Last week I took a couple of days of vacation and we went golfing about 20 miles away as a mini-vacation. I took up golfing almost exactly a year ago and have been playing about four times a month. The course we play at is pretty challenging, but like my partner Jack says—if you can play Bella Collina with its uneven lies, huge hills and rippling greens, you can play anywhere.
So, we decided to play at two of the Top 100 Golf Courses in the U.S.—Pelican Hill Golf Club (North and South Courses) in Newport Beach, Calif.
But this column is not really about golf, but rather about the amazing couple we played with on our second day. And how all four of our lives were changed forever.
It’s always a bit unnerving when you play golf as a twosome, as you never know who you will be matched up with. On most golf courses, you are matched up with another twosome, having no idea if your skill level is similar. Our first day, we were matched up with an older couple from San Diego. Neither were in good health, the man drank a couple of Bloody Mary’s instead of eating lunch, and their scoring was questionable. Needless to say, when we came to the course the second day, we were holding our breath as to who would be our golfing partners.
On that second day, we were matched up with another couple, Nick and Debbie. Nick approached us first, as we were sitting in our golf cart. He was fit, had a distinctive New Jersey accent and a big smile. Right away we hit it off with him. He looked at me and said his wife Debbie would be relieved to know that we were playing with another couple, as she always dreaded when she was the only woman in a foursome.
Then Debbie approached us. Again, she was fit, had that engaging Jersey accent, but was kind of reserved and quiet. She told me she has been playing golf for more than 10 years—so I warned her that I was just a beginner (wanting to set expectations in case I was not having a good golf day). Turns out Nick and Debbie had just completed a 3-day golf camp in the San Diego area and were apprehensive about how they would now play, after 3 days of a golf instructor “messing with their grip and stance”!
I noticed right away that Nick and my partner Jack hit it off. As we finished up each hole, the two of them would stay behind on the green chatting. In fact, their conversations got longer and longer as we moved through each hole, and it got to the point that I was a bit annoyed. So, I said something to Jack.
Then he told me what they were talking about. Debbie had just completed four months of chemotherapy for cancer treatment after several serious surgeries. Jack couldn’t remember what kind of cancer it was, but Nick was confiding in Jack about how he was feeling, how difficult it had been to tell their six children about her illness, and how much he loved his wife. This extended golfing vacation was to allow them to spend time together doing something they both loved—golfing together. Jack could relate—he lost his wife of 47 years, Bonnie, to pancreatic cancer about four years ago. Once Jack told me that, I said to myself, “You never know someone’s story.”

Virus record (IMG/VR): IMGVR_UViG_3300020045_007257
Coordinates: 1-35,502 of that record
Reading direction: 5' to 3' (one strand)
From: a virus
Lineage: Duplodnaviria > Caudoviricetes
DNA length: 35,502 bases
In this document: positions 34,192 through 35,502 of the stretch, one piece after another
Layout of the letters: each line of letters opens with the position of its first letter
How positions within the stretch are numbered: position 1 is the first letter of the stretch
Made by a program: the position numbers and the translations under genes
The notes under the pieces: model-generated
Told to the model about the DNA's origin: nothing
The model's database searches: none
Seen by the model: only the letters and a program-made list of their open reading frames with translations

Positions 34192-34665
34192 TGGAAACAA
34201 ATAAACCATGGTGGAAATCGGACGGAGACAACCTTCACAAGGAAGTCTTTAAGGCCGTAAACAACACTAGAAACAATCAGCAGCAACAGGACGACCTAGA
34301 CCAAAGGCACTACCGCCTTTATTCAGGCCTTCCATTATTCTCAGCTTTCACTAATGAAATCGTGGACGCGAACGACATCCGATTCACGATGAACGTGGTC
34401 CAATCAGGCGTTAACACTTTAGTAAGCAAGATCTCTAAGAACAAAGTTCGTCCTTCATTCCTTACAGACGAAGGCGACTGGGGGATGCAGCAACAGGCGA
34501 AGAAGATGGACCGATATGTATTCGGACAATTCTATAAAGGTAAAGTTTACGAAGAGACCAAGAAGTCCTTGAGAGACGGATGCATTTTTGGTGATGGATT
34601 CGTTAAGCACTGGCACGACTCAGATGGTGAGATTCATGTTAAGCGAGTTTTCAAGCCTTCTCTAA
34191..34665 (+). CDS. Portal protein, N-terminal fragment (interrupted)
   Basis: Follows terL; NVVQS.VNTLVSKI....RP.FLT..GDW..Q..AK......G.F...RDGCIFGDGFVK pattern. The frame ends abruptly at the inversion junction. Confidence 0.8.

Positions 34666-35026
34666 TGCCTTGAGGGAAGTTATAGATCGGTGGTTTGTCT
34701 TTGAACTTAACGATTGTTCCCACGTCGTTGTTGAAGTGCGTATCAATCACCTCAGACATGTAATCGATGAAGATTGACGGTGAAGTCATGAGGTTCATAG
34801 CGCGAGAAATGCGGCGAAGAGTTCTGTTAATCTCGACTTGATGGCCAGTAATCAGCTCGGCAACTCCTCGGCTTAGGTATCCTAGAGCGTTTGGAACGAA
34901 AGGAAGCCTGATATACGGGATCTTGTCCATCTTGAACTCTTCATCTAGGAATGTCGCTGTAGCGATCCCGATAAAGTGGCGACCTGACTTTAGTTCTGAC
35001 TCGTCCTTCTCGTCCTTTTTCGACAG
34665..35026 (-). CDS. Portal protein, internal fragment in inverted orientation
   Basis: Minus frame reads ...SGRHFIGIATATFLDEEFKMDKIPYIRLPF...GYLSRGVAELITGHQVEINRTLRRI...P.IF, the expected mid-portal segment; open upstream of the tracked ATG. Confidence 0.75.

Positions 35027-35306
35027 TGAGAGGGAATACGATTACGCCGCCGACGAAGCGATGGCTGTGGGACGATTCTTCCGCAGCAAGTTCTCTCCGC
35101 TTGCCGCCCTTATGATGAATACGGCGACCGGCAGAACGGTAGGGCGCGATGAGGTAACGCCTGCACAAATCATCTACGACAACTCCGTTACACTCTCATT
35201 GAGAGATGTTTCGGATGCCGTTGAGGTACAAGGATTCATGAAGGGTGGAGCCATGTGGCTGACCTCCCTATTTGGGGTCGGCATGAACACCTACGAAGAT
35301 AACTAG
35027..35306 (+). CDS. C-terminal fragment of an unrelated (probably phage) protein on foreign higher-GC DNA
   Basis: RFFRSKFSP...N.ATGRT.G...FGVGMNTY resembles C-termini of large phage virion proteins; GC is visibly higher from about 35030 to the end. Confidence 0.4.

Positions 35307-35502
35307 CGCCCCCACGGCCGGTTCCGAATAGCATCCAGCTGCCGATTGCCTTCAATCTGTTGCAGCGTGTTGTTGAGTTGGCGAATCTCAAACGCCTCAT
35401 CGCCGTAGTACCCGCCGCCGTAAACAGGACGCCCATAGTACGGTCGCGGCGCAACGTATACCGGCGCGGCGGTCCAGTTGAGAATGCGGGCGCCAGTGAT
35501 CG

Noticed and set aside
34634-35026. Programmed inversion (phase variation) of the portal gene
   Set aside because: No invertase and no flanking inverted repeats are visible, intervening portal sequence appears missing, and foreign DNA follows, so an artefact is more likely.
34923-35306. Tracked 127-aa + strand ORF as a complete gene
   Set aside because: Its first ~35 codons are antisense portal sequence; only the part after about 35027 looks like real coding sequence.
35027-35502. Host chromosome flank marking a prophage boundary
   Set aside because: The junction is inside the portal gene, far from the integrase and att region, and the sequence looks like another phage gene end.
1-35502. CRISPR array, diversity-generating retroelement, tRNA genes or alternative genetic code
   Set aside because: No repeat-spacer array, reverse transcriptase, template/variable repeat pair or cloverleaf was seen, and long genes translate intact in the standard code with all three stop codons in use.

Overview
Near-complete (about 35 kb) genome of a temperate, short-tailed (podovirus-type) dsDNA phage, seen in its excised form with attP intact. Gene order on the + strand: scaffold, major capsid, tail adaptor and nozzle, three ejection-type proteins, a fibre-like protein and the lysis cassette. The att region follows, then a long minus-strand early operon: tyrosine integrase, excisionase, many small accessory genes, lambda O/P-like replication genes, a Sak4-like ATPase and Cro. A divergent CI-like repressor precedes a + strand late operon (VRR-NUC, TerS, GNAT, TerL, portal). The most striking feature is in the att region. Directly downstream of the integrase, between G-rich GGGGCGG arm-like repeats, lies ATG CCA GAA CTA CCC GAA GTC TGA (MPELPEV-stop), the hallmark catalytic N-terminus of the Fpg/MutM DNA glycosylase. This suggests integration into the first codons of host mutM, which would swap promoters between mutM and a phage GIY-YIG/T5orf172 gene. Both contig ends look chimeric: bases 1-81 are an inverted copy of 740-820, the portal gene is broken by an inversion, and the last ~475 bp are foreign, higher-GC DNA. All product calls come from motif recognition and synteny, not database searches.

So as Nick and Jack were chatting during golf, I decided to make it easy for Debbie to open up to me. I shared with her about Jack’s diagnosis of melanoma and that he had just completed his second of eight infusions of Keytruda that week. As I told her about Jack’s fantastic and positive mental attitude, she started to talk to me. By the end of the round, we invited Nick and Debbie to come to our house for wine and dinner on Saturday before they flew home Monday morning.
We were so excited to have Nick and Debbie come to our house. We both realized that our being matched up on the golf course was kismet (fate). When they arrived, it was as if we were lifelong friends. We had an amazing evening of wine, conversation and upscale pizza. (Nick is Italian, so we took him to our favorite San Clemente Italian restaurant Brick Woodfire Cuisine for authentic, handmade pizza.)
As the evening progressed, Debbie and I had a chance to talk privately and she made a few comments about her honest worries about her surgery, her chemo and her health. I took the opportunity to share with her how Jack’s positive attitude and almost effervescent commentary about his own health and prognosis really fueled his energy, and I believe his recovery. I told Debbie that both Jack and I were big believers in being positive and how saying only positive words and having only positive thoughts really does make a difference. I could tell by her reaction that this made a difference for her.
As they were leaving our home, we all hugged each other and talked about when we would come to visit them in New Jersey during our next visit to the East Coast. Debbie whispered to me, thanking me for giving her such a positive message about her future.
The next morning we received a text from them: “Karen & Jack … it feels like we’ve known you for decades. Hard to believe it’s only been ~72 hours. Thanks again …”
Next time you notice someone not having a good day, remember: “You never know someone’s story.” Ask questions and show empathy.
When you are feeling sorry for yourself, or negative feelings are going through your head, remember: you are sending negative energy into the universe. Why not send positive energy and thoughts out there? They will work harder for you.